During the last year that I spent as an undergrad at the University of Colorado at Denver, I decided that my business needed a new plan and a new goal. Having tried to have "real goals" and being overwhelmed constantly with time management conflicts (the joys of working on two Bachelor degrees at the same time), I decided that my writing goal would be a mere ten dollars of new stock a quarter.
Yes, just ten dollars of new stock a quarter.
Yep, I have no ambition. Or rather, I was sick and tired of constantly missing larger and more "realistic" goals.
I am not exactly sure why people think that a writer (or any other self-employed person) is being unrealistic when they create a small, but do-able goal. No, the world says that you must think BIG, and create goals of adding hundreds, if not thousands, of dollars to your income every quarter.
In my case, I wasn't sure that I could even hit the ten dollar mark every quarter. After all, it was the year that I was doing my senior seminars in both literature and history.
The reason that I decided that ten dollars was an acceptable goal was that it was small. And I declared that it was "new stock" or "front list." That is the key to the overall plan.
One of the truths about being a writer is that you have two catergories of work--your frontlist (the stuff you recently did) and your backlist (everything else). It is a carry-over from legacy publishing: your frontlist would be this year's book, and your backlist would be all the stuff that you published in previous years.
Another truth is that your income as a writer is the sum of both your frontlist and your backlist.
I once read that if someone wanted to be successful at making a living as an author that one's backlist earnings had to match (equal) one's income from one's frontlist. And this idea was from a book from the 1970s, long before we started to kick around the idea of passive income on the internet.
So the logic that I was using in setting a ten dollar goal was that if I did enourgh work to earn ten dollars from new work in a quarter, then that same work would just naturally flow into my backlist and I would not need to worry about it.
(Ok, I worry about my backlist income, but there is not much that I can do about it--or very little I can do about it.)
Now, I was assuming that my initial income during the first quarter would be a good indication of the amount I would make passively once the work hit the backlist. I was wrong (!). But let's pretend that I was right for a few seconds.
At the end of first quarter, I figured ten dollars for the quarter. Second quarter, another ten dollars of new stuff, and ten dollars from old stuff. Third quarter, another ten of new, twenty of old. And so forth.
Basically, it is a scheme of stacking more and more stuff into the stack until it finally reaches critical mass.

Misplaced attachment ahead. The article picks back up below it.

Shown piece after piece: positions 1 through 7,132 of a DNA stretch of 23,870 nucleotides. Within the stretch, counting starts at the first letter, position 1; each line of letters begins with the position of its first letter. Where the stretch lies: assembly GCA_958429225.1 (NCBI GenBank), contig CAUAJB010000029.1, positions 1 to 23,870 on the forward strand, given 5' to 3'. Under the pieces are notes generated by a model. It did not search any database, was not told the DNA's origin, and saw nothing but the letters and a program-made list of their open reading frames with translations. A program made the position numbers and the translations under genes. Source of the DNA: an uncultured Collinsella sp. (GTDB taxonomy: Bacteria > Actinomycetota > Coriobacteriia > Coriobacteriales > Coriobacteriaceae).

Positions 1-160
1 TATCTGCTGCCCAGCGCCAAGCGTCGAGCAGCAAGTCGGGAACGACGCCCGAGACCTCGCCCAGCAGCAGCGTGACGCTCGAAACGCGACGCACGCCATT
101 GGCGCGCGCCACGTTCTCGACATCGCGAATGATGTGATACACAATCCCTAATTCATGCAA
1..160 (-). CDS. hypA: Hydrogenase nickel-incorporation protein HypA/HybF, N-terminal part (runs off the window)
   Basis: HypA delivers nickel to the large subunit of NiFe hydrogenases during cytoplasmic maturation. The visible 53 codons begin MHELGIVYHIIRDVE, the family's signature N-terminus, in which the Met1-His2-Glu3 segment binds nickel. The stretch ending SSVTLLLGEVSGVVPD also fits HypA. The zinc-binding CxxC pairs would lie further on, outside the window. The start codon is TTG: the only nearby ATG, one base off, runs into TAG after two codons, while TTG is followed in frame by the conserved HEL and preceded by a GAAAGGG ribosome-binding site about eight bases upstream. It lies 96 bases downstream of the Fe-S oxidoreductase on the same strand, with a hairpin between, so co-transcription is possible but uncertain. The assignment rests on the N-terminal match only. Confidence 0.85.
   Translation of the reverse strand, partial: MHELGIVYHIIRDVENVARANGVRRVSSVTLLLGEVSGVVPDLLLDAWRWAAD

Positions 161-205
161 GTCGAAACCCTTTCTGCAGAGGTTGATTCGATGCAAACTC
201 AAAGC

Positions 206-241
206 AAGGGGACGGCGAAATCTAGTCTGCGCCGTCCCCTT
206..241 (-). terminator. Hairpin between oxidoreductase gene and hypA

And yes, I know that ten dollars of new stuff is a really small goal. Did I mention I was going to college at the time? As it was, I missed the goal the first quarter of this year...by three dollars (in my defense, it was a big paper I needed for my senior seminar; there was also that whole Paypal situation).
Now, the reason that I am thinking about it today, my measely little goal, is that my wife just learned that I am going to make the quarterly goal before the end of the month. And she thinks that I should make my quarterly goal higher. I disagree. I think that I should stick to it...and keep it this small.
One of the things I realized about having a small goal as a writer is that I could hit it despite being overwhelmed with work in college. I figure that the same would be true if I was punching a time clock and sitting in a cubicle. The amount of work I am doing to accomplish it is about the same amount of writing that I was doing in the print market (magazines) while I was flipping burgers for a living. The difference is that I am not selling articles and stories for a one-time-only check; today, I am focused on ebooks.
And some of the things that I am working on are big projects (!!). I am hitting the ten dollar goal with short stories. I am not sure if I can hack out a long book every quarter, therefore to continue accomplishing the goal, I have to be able to borrow time from the big project. Therefore, I would like it to be as small as a goal as possible.
So for now, I am sticking with the ten dollar a quarter goal. It is not much, but it is keeping me moving in the right direction.
(!) For the curious, it turns out that some of the stuff I do does worse in the backlist. Some of it does about the same. And some of it does much, much better. Without knowing all the facts, it turns out that my estimate was right and oh so wrong at the same time. In my own personal case, a couple of ebooks are doing a lot better than the rest...and so it goes. Based on personal experience, I would tell a newbie writer that my plan is sound.
(!!) One of the projects that I am currently working on is expanding the Three Officer Version of the Golden Dawn Neophyte initiation Ritual. This is not a money winning project.